The lawsuit also alleges that SNAP used funds raised by Hammond "to pay for lavish hotels and other extravagant travel expenses for its leadership." The lawsuit also alleges that SNAP spent $35,000 on legal fees to to defend its leaders against a Missouri trial judge's order to produce documents connected to a violation of a gag order issued by the judge. The case involved a Kansas City priest accused of sexual abuse.
The lawsuit provides details on how financially dependent SNAP is on contributions from lawyers who sue the church on behalf of abuse victims.
Of the $439,577 in total contributions raised by SNAP in 2003, the lawsuit says, 54 percent came from lawyers who represented sex abuse victims. In 2003, just one Minnesota lawyer donated $179,100 to SNAP, which amounted to 40 percent of the nonprofit's total contributions for the year, the lawsuit claims.
In 2007, the lawsuit says, more than 81 percent of the $437,407 SNAP received in contributions came from lawyers, including $167,716 from that same Minnesota lawyer. In 2008, the same lawyer donated $415,140 to SNAP, which amounted to 51 percent of the nonprofit's annual contributions that year.
Besides finances, SNAP also relies on plaintiff's lawyers to provide grist for negative publicity against the church.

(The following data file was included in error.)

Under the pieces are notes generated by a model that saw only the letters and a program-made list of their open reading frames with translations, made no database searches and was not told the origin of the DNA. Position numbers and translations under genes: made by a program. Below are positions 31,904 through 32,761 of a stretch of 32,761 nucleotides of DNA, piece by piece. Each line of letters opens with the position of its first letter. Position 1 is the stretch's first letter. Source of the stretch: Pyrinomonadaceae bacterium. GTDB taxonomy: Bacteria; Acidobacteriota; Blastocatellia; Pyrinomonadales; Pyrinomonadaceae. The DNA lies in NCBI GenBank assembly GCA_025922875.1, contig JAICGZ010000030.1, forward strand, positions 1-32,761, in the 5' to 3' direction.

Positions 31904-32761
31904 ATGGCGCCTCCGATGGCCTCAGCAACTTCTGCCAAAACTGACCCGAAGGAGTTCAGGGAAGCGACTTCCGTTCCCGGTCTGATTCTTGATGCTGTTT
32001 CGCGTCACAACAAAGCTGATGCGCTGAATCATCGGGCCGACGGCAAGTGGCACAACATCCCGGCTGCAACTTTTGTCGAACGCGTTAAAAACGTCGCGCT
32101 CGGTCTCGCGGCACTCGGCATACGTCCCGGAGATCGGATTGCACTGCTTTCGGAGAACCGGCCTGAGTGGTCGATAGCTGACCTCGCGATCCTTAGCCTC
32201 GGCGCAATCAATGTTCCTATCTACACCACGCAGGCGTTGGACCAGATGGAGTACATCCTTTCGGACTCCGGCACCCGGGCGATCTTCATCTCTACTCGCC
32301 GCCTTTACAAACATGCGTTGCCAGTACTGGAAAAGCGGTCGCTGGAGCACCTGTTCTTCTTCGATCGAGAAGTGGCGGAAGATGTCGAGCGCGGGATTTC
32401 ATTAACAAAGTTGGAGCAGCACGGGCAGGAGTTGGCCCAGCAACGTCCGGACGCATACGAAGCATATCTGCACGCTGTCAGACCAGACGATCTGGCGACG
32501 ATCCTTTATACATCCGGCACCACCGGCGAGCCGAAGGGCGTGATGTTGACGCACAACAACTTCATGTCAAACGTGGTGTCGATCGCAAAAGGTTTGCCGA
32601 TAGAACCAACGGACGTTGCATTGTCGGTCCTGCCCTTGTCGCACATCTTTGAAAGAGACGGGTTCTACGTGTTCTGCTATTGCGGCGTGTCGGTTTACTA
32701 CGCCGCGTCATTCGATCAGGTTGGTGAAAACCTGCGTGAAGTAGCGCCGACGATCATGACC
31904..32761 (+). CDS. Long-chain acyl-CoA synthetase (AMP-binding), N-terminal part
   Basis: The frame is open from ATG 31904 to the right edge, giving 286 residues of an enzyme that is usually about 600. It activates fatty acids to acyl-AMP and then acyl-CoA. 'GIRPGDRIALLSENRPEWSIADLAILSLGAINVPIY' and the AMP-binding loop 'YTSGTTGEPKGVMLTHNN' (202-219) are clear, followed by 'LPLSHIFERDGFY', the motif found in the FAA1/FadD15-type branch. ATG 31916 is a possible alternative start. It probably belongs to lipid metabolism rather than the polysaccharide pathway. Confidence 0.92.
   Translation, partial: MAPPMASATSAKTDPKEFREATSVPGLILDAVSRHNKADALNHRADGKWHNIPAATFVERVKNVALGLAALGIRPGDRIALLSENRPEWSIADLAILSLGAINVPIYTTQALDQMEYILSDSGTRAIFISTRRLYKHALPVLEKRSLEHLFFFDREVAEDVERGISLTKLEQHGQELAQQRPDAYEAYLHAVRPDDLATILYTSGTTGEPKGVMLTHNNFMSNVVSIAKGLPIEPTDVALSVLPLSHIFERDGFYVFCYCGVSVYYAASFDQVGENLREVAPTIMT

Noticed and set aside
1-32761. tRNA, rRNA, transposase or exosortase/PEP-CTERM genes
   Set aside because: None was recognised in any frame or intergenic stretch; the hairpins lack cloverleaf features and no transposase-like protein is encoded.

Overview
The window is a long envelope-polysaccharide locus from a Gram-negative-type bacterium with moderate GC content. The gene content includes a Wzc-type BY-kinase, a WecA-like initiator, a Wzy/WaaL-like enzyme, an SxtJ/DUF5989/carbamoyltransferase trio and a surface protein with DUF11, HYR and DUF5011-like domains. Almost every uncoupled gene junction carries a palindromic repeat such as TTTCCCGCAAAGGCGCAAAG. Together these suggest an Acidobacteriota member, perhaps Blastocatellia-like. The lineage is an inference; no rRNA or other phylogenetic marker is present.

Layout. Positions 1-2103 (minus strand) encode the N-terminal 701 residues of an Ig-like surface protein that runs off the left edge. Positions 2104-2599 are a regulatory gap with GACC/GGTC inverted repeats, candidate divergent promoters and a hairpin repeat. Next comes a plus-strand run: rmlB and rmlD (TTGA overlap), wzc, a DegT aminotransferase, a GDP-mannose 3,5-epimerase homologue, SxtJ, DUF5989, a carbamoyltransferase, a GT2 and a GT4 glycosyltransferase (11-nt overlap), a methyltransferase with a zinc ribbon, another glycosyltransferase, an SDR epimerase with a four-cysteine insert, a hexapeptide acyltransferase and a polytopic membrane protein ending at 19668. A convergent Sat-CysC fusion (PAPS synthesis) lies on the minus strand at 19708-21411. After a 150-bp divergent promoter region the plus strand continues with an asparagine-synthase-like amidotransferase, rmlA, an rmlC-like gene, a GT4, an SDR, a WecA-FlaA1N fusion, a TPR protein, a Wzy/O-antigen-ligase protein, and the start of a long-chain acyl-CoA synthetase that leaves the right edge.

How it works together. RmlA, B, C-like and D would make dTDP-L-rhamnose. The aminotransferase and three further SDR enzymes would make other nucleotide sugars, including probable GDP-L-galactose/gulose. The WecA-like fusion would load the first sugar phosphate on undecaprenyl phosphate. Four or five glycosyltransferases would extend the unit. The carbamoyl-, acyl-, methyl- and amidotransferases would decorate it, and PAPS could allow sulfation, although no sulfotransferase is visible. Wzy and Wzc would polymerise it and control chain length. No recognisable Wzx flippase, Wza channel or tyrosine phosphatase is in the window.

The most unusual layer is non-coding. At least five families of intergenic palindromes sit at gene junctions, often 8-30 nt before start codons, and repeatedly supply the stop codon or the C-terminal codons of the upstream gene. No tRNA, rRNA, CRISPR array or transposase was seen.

"Attorneys would often provide" top SNAP officials with "drafts of complaints and other pleadings prior to filing, along with other privileged information," the lawsuit says. "SNAP would use those drafts to generate sensational press releases on the survivors' lawsuits. SNAP would then issue the press releases to media outlets and schedule a press conference on the day a survivor's lawsuit was filed."
"SNAP and survivors' attorneys would often base their case filing strategy on what would generate the most publicity for SNAP -- instead of the best interests of the survivors," the lawsuit says.
The lawsuits states that in November 2012, Clohessy solicited a lawyer on behalf of a victim to file a lawsuit against the church. In that email, Clohessy "asked the attorney when SNAP could expect a donation."
SNAP believed that Hammond, who worked at SNAP from 2011 to 2013, was "planning on reporting SNAP's acceptance of kickbacks to government authorities," the lawsuit states. That's why SNAP retaliated against Hammond by mistreating her, before firing her.
The lawsuits states that in a deposition, Clohessy was asked if SNAP to his knowledge had ever issued a press release that contained "false information."
Clohessy's reply, according to the lawsuit, was: "Sure."
UPDATE: On Tuesday at 9 a.m., Barbara Dorris of SNAP sent out an email saying, "We want to share with you that David Clohessy has voluntarily resigned from SNAP effective Dec. 31, 2016. We are eternally grateful for David's dedication to SNAP and its mission over the past almost 30 years."